Last time I complained here about the verification infrastructure of this project, someone gave that link.
I didn't like much of what I could find there.
What exactly are you trying to do?
In addition it would be good to have a set of assertions to maintain the sanity (read functional correctness) while experimenting with the design.
How are these implementations verified right now ? All I see are few assertions in chisel and small set of tests.
Comparing a real CPU against an ISA simulator is VERY HARD. There's counter instructions, there's interrupts, timers will differ, multi-core will exhibit different (correct) answers, Rocket has out-of-order write-back+early commit, floating point registers are 65-bit recoded values, some (required) ambiguity in the spec that can't be reconciled easily (e.g., storing single-precision FP values using FSD puts undefined values in memory, the only requirement being that the value is properly restored by a corresponding FLD).
We also use a torture tester that we'll open source Soon (tm).
Not sure. I'd look out for videos to show up at the RISC-V workshop that's ongoing (http://riscv.org/workshop-jan2016.html).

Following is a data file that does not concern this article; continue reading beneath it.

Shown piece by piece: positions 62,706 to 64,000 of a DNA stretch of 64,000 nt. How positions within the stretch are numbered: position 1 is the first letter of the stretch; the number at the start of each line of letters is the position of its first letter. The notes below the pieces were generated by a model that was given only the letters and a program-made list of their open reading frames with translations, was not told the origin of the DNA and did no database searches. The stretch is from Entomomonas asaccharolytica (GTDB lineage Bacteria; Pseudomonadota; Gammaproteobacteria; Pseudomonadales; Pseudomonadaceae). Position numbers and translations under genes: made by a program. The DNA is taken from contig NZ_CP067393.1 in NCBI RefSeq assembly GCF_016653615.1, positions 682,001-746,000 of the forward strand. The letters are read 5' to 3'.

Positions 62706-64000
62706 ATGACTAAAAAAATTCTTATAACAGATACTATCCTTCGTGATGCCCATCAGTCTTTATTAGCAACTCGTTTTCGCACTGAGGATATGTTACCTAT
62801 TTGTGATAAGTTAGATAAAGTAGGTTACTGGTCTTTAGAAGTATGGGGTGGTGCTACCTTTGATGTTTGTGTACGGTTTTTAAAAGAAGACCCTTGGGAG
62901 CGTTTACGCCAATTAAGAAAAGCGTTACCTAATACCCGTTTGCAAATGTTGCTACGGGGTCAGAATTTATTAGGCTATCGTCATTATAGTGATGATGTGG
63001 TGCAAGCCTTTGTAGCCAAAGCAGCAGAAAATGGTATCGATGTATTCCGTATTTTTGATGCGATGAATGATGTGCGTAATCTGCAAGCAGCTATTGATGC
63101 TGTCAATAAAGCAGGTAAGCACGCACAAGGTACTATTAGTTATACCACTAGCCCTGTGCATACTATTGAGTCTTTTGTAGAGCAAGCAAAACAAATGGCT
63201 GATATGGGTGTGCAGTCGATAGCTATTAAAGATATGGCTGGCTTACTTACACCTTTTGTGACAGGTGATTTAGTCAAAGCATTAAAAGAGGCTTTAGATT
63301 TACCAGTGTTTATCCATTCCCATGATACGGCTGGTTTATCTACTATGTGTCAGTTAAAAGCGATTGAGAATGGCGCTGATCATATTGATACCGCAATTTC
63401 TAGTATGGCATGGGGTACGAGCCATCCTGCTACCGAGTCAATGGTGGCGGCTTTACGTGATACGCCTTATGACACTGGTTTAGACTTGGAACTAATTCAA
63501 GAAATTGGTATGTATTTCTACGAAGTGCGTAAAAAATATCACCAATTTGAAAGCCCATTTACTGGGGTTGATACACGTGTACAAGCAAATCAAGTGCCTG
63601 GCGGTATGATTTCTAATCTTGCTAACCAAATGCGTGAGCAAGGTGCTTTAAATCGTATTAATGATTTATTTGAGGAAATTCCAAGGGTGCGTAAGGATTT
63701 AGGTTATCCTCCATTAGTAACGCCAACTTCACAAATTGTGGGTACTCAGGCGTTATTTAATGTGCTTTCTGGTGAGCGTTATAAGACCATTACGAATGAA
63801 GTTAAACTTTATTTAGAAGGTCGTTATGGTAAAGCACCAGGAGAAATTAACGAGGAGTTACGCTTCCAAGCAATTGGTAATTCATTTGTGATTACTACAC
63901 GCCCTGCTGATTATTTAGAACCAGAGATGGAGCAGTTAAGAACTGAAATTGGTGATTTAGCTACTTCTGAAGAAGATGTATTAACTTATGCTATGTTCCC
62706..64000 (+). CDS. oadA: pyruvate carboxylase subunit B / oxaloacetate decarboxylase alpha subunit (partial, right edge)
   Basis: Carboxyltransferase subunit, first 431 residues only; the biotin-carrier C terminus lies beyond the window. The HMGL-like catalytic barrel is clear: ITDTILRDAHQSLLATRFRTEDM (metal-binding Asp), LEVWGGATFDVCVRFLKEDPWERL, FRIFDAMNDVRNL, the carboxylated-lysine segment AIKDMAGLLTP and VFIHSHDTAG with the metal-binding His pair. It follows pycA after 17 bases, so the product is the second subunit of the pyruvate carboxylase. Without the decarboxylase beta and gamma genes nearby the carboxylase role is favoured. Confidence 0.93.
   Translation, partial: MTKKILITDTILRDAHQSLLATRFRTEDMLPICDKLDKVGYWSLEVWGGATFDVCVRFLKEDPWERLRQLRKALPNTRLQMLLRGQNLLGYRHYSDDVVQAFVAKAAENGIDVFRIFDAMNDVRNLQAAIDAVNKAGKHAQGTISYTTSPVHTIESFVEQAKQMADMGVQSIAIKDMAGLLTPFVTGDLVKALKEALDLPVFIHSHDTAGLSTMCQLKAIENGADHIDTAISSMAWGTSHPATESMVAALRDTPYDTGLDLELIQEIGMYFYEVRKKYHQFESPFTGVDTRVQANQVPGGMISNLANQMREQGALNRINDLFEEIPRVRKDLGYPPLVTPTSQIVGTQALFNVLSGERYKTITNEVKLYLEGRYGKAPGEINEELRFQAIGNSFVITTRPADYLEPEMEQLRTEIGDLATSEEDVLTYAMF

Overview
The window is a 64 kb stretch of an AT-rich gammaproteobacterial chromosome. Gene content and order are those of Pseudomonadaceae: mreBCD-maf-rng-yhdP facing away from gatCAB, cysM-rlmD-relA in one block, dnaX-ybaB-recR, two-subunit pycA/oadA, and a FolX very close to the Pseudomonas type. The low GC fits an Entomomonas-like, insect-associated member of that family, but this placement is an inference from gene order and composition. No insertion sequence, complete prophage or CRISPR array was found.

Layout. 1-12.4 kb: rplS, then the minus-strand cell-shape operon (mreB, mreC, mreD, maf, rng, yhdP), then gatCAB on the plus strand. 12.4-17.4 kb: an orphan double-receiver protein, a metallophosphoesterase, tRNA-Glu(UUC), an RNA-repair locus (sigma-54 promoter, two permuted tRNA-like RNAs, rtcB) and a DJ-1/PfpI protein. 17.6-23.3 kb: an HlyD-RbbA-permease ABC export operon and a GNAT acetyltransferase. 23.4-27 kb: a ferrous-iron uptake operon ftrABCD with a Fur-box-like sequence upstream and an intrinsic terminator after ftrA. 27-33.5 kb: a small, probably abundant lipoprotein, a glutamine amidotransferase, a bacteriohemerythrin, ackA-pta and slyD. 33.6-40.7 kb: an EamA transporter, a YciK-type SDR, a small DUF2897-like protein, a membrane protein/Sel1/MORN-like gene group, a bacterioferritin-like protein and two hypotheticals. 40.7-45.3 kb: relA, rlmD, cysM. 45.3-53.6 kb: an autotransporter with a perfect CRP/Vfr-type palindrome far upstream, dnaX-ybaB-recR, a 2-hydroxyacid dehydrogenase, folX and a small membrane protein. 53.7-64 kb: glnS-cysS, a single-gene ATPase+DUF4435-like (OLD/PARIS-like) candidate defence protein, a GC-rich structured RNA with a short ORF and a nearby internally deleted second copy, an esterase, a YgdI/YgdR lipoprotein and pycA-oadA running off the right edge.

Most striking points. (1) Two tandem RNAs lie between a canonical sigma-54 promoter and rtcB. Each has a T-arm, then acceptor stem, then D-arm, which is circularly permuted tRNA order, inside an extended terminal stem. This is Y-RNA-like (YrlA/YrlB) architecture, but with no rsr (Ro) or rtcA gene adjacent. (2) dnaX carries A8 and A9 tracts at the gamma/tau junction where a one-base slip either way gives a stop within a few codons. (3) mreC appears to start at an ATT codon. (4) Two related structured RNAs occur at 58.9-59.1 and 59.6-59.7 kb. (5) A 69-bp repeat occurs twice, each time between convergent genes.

The problem is verification is where the $$$ is, so even amongst people sharing their CPU source code, they're less willing to share the true value-provided of their efforts. A debug spec is being developed and will be added to Rocket-chip to make this problem easier.
With that said, MIT gave a good talk at the RISC-V workshop about their works on verification, and we open sourced our torture tester at (http://riscv.org/workshop-jan2016.html).
The tests are not extensive. Just hand written assembly code testing one thing at a time AFAIK. As someone who used to lead ASIC verification projects for a living, I expected a lot more at a minimum.
I don't know what the Chisel stuff checks. Chisel doesn't do anything at the simulation stage I believe.
I guess if you are just playing around with CPU designs, you can use this stuff.
I would never sign off on going to tape out with just this stuff though. Apparently they've taped out over 11 times though!
You want to run the RTL and compare against the ISA simulator? I think you're on your own...